I’ve written about this a lot over the last couple of months, and I’m probably sounding repeating now. I think all these pessimistic posts, and the more positive ones sitting there in my notebook, are a way of dealing with the experience of exile.

See, there are different responses to being stuck in the Wilderness. Wandering around lost is one, and an understandable one. But it’s not sustainable; sooner or later you’re going to starve. So maybe the first thing you do is buddy up with others stuck in that same Wilderness to see if you can find a way out together.

Or you can figure you’re going to be there for a while, so you start to adapt to the terrain; the image of The Autistic Gardener team making a weird oasis in a desert wasteland is stuck in my head; creating something new is sometimes the only way to survive.

(One of the first things we learn about God is that he’s a creator.)

Or, by ingenuity and good navigation skills and sheer bloody mindedness, you figure out how to escape the Wilderness, how to find your way back to civilisation and convince those you find there to provide signs and fences and provisions and shelter to prevent others from getting lost in the desert in future.

But here’s the thing – whatever path you end up on, God’s always been in the Wilderness, wandering with his people. He may light the way out in a pillar of fire, or he may just pitch his tent next to us – either works. But he’ll be there. That’s one of the things that need to be accepted, even though it’s damn hard at times.

Still, the church isn’t just a monolithic organisation, nor is it just a bunch of local congregations singing and holding coffee mornings. It’s the Body of Christ and we’re all part of that Body – whether we’re disabled, whether we’re feeling lost, we are the church through our relationship with Christ.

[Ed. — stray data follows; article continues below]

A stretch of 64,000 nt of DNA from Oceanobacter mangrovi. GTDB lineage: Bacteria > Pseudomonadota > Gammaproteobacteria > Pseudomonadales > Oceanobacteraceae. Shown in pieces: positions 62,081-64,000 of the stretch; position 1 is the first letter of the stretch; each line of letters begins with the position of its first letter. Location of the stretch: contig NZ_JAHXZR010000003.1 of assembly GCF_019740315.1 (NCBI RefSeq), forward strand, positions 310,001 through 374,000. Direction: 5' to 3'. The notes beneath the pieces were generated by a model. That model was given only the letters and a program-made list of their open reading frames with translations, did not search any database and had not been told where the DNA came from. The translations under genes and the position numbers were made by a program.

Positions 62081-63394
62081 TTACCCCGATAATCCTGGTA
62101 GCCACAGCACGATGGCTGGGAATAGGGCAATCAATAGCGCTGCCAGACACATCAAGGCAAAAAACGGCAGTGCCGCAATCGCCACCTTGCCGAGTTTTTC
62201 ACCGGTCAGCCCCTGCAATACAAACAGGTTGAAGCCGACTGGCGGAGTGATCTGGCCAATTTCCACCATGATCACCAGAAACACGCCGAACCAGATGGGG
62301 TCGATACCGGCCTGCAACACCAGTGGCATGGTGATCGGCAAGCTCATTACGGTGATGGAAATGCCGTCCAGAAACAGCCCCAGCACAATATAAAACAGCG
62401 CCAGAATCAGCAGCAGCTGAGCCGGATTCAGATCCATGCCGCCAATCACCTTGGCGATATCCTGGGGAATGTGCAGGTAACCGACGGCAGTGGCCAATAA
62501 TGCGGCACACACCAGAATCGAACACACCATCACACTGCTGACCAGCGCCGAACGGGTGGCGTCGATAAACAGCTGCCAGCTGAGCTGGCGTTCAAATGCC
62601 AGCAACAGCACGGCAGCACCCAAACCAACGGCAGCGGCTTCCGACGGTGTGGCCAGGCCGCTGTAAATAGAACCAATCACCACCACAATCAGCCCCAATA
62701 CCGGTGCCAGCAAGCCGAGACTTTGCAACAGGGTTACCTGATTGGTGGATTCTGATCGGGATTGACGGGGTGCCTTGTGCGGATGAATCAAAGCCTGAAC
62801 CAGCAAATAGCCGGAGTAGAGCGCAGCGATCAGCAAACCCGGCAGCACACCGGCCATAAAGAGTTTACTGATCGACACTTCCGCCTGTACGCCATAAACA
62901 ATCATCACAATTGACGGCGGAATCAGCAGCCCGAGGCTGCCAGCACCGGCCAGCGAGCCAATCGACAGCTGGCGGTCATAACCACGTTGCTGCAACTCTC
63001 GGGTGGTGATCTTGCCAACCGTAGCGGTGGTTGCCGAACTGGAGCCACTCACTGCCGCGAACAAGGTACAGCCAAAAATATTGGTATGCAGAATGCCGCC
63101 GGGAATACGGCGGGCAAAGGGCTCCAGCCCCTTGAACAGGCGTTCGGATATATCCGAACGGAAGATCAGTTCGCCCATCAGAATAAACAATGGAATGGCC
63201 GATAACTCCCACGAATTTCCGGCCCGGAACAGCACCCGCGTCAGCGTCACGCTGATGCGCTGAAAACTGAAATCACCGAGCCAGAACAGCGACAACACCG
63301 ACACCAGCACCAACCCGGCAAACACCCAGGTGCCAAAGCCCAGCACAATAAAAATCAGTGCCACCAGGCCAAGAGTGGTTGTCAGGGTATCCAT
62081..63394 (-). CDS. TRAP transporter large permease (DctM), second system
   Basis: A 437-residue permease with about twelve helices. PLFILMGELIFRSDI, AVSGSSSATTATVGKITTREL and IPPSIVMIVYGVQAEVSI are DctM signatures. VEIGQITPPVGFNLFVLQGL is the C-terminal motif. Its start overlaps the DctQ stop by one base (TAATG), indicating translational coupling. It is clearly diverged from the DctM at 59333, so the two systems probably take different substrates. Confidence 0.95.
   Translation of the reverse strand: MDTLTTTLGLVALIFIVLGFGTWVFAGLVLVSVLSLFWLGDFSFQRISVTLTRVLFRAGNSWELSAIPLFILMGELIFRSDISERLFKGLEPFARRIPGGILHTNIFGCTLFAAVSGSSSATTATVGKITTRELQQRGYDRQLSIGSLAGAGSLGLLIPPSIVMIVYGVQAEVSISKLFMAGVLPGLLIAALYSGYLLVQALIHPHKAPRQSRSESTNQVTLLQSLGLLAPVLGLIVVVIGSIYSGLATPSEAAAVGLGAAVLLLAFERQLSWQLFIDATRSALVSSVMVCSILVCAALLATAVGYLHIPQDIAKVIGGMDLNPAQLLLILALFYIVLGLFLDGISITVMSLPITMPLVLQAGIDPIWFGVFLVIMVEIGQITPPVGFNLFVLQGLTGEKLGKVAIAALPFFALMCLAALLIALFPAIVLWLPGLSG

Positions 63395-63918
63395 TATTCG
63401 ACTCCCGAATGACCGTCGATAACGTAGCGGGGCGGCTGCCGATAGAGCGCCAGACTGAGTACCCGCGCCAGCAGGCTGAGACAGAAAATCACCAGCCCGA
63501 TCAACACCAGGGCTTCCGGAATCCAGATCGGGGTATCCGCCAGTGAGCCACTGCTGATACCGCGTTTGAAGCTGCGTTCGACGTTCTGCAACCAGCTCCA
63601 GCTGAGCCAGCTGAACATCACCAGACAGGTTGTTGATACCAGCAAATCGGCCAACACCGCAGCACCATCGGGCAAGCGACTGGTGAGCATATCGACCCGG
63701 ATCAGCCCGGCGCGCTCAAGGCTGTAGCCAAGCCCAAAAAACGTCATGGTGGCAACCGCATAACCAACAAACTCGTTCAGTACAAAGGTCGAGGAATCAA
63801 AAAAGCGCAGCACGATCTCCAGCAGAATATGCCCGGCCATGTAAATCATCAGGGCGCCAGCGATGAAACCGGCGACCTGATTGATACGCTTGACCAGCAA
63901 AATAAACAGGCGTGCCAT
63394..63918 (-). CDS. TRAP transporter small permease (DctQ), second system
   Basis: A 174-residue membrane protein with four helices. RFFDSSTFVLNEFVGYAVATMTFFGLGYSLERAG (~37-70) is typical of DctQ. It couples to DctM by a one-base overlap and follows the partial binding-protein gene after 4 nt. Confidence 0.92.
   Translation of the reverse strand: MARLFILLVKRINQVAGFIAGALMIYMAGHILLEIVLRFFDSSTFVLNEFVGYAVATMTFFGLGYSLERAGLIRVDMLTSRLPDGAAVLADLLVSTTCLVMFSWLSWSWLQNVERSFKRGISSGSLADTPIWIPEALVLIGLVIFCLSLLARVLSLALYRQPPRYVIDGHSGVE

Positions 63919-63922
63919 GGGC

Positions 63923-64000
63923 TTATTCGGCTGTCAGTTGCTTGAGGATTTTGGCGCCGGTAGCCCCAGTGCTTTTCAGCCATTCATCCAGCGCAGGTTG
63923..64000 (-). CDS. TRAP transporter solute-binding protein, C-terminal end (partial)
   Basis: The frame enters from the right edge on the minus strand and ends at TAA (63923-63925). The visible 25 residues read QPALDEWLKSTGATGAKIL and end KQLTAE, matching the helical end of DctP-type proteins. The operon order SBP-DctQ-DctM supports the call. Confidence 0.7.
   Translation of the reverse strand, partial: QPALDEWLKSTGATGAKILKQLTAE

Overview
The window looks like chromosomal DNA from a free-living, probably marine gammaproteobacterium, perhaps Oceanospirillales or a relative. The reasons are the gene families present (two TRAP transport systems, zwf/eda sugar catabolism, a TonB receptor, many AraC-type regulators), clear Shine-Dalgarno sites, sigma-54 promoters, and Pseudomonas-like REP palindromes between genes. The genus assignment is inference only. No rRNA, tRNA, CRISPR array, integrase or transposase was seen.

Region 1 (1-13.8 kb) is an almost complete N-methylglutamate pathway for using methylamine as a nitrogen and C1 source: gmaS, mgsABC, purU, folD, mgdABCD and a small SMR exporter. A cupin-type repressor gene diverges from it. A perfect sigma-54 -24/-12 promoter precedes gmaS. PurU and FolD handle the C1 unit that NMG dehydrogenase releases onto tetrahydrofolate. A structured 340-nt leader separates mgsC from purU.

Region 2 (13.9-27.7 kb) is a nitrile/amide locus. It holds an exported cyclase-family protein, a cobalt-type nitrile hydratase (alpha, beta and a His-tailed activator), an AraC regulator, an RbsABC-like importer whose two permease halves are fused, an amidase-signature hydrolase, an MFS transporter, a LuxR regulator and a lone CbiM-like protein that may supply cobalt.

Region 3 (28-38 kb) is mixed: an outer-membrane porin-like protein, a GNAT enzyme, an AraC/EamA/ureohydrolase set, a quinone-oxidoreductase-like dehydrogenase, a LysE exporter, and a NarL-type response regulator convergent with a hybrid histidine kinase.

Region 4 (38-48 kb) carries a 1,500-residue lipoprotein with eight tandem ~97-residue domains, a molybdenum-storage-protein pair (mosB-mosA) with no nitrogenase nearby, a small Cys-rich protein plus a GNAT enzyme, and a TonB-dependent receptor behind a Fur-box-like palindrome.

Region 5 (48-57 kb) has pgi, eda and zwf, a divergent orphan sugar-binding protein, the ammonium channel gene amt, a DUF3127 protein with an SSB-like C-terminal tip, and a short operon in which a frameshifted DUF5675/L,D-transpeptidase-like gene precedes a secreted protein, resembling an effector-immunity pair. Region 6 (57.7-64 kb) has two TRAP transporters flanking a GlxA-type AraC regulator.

And so I have to believe there’s a way out. Because we’re part of the Body not brcause someone gives us a membership ticket but because Jesus says we are. Because while I’ve had many doubts in my life, and been eaten up by resentment, I’m sure that God loves my kids, and I have to trust he loves me too. And while his church may sometimes, either by mistake or through willful ignorance, be silent, the God who camps in the desert won’t be.



A Virtual Round the World Pilgrimage: Ethiopia


The background to this post is here.

As I was growing up, Ethiopia was synonymous with one thing: famine. The BBC broadcast heart-breaking footage of children with swollen bellies covered in flies, and Live Aid was born out of those scenes of genuine human catastrophe. Those images stuck with me for years, and even though I grew to appreciate that a country is bigger than the 10 o’clock news and a moment in history, Ethiopia still conjured scenes of dust and despair.

But there are other images of Ethiopia. The Church Forests, mainly concentrated around the source of the Blue Nile, were created as a physical reminder of God’s creation, symbolic Gardens of Eden in areas where much land has been cleared for agriculture.

Administered by the Ethiopian Orthodox Tewahido Church, they’re home to much of the country’s biodiversity, and while they’ve always served a spiritual purpose, now the church is working with conservationists to help preserve the country’s flora and fauna.